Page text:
The Hague focusing on clean transport

The Hague is aiming to become a clean and healthy city where it is pleasant to live, work and relax. Clean air is a prerequisite for this. The Hague Municipal Executive is using the clean transport policy in order to take measures to make the air in The Hague cleaner and healthier.

A major culprit behind the air pollution in The Hague is traffic. By trying to reduce emissions as well as make transportation cleaner, the air quality in the city will improve. This is important for the health of the city’s residents and visitors. And especially for vulnerable groups such as the elderly, children and people who suffer from respiratory conditions.

Consequences of dirty air

The average person in the Netherlands dies an estimated 13 months earlier due to exposure to air pollution. Air pollution also aggravates cardiovascular disorders and lung diseases. This is the reason why The Hague is aiming to comply with the World Health Organisation’s thresholds on emissions of fine particulate matter by 2030. The recommendation of the WHO is stricter than European air quality standards. The Hague is already meeting the WHO’s guidelines on nitrogen dioxide. The municipality nevertheless would like to cut emissions even further.

Cleaner air

To make sure the air is cleaner, the municipality will encourage cleaner transport and reduce transportation powered by combustion engines. It will take the following steps:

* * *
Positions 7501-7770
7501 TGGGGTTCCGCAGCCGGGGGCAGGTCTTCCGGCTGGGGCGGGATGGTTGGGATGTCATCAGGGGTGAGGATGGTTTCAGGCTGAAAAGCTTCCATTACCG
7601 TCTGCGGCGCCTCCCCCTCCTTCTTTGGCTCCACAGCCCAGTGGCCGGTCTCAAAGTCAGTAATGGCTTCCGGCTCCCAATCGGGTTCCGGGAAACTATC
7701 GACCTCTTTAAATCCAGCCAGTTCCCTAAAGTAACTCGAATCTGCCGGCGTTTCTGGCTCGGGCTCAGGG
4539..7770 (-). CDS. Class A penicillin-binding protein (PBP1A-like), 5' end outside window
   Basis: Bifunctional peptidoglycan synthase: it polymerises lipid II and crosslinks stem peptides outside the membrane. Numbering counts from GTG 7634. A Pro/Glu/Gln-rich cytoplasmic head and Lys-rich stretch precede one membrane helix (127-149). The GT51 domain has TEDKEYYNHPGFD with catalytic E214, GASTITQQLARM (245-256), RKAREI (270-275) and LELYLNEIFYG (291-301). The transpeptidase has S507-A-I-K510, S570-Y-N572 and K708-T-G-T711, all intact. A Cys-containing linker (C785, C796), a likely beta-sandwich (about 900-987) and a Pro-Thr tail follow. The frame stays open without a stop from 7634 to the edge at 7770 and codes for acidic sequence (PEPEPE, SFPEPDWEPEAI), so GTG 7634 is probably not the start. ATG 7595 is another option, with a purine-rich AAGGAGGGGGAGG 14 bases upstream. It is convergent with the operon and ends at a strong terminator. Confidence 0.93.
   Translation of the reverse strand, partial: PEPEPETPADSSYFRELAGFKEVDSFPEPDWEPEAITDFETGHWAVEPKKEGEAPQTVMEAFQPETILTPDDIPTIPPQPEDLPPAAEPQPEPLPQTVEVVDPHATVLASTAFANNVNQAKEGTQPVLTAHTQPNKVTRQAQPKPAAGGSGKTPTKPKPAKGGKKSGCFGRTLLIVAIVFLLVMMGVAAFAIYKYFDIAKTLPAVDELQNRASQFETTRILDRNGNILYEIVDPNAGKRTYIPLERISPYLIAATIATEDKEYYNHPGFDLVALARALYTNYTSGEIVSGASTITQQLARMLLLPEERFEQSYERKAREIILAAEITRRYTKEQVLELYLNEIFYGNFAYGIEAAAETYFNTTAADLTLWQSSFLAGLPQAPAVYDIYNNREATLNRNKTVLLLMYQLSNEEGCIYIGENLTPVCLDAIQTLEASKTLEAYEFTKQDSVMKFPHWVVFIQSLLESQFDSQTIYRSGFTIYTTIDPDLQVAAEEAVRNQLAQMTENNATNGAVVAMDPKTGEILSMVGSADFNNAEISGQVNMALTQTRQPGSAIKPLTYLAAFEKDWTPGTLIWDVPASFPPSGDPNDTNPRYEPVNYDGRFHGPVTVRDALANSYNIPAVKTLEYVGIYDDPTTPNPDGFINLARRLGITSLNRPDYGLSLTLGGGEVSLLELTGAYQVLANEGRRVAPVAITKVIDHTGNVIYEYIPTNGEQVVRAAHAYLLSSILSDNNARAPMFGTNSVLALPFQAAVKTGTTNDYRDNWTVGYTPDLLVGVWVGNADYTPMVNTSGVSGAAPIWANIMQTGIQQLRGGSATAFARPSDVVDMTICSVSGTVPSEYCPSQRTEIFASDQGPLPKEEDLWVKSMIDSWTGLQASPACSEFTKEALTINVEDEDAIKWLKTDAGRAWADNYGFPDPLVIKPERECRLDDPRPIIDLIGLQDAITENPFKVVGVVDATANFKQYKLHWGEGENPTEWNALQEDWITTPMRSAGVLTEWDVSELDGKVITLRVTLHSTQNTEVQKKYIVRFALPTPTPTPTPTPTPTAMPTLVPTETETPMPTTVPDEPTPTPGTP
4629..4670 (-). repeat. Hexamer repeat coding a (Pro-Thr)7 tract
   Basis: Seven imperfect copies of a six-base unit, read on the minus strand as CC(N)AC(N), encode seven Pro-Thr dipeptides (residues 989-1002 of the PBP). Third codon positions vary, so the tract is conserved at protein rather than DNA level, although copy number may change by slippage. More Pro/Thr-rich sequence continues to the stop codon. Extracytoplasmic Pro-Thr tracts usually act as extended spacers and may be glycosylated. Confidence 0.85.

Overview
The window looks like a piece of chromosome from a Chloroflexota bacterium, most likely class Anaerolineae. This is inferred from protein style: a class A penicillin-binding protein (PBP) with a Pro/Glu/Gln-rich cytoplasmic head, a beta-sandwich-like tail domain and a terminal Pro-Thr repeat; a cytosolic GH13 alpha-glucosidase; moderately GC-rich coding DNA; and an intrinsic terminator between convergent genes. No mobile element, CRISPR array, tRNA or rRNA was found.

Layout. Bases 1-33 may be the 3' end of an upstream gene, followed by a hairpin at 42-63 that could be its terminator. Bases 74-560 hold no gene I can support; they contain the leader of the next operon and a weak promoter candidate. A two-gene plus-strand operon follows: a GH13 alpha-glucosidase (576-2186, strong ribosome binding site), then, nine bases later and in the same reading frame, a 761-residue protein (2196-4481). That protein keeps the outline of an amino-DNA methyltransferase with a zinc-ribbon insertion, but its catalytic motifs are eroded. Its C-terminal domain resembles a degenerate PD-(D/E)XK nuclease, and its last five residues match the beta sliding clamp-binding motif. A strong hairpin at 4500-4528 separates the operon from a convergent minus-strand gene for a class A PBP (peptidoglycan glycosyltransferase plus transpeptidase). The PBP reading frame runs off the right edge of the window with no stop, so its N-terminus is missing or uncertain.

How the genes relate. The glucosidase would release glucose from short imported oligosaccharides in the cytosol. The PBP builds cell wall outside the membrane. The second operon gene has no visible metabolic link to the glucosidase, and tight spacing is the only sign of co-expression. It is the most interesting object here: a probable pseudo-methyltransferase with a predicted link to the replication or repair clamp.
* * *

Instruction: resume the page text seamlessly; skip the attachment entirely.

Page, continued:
• constructing an extensive network of charging stations for electric cars
  • a demolition bonus for highly polluting diesel cars and mopeds
  • supporting electric car and scooter sharing services
  • designating environmental zones where there are restrictions on the most polluting vehicles (low-emission zones)

Ban on two-stroke engines

As of 1 December 2020 the most polluting mopeds will no longer be allowed to drive in the city. This will make the air cleaner, which is good for everybody’s health. There will be a ban on two-stroke mopeds produced before 1 January 2011. Excluding these mopeds from the city will reduce the total emissions of fine particulate matter.

In addition:

  • Four-stroke mopeds produced before 1 January 2011 can get an exemption.
  • Residents who need their old two-stroke mopeds for medical reasons can apply for an exemption.
  • An exception will be made for historic mopeds (older than 30 years). These old-timers will be allowed on The Hague’s street during 10 weekends.

The municipality will announce later how you can apply for an exemption.

Environmental zone for diesel cars

In 2021 an environmental zone will be introduced for diesel cars (passenger cars, vans and taxis). The environmental zone will apply to diesel cars up to the Euro 4 emissions standard. This means that only diesel vehicles which are less than 15 years old in 2020 will be allowed to drive into the environmental zone. It is not yet clear how large the environmental zone will be. You can see the possible variants for the environmental zone on the map below. Variations could include:

  • the size of the current environmental zone for goods traffic
  • and/or an extension to the Neherkade
  • and/or an extension to the Burgemeester Patijnlaan (S100)
  • and/or an extension to the Telderstracé (S200)

Talks are being held with residents, businesses and interested parties to agree on a definite plan for the environmental zone.

Possible environmental zones for diesel cars
Possible environmental zones for diesel cars


The environmental zones will be introduced in steps:

  • 2020: ban on two-stroke mopeds
  • 2021: environmental zone for (diesel) passenger cars and vans (including taxis)
  • 2022: tightening of current environmental zone for goods traffic
  • 2022: environmental zone for goods traffic will also apply to buses and coaches
  • 2025: city buses are emissions free
  • 2025: deliveries to downtown The Hague are emissions free
  • 2030: The Hague meets WHO guidelines on fine particulate matter

Also see:

    Published: 21 October 2019Modified: 31 January 2020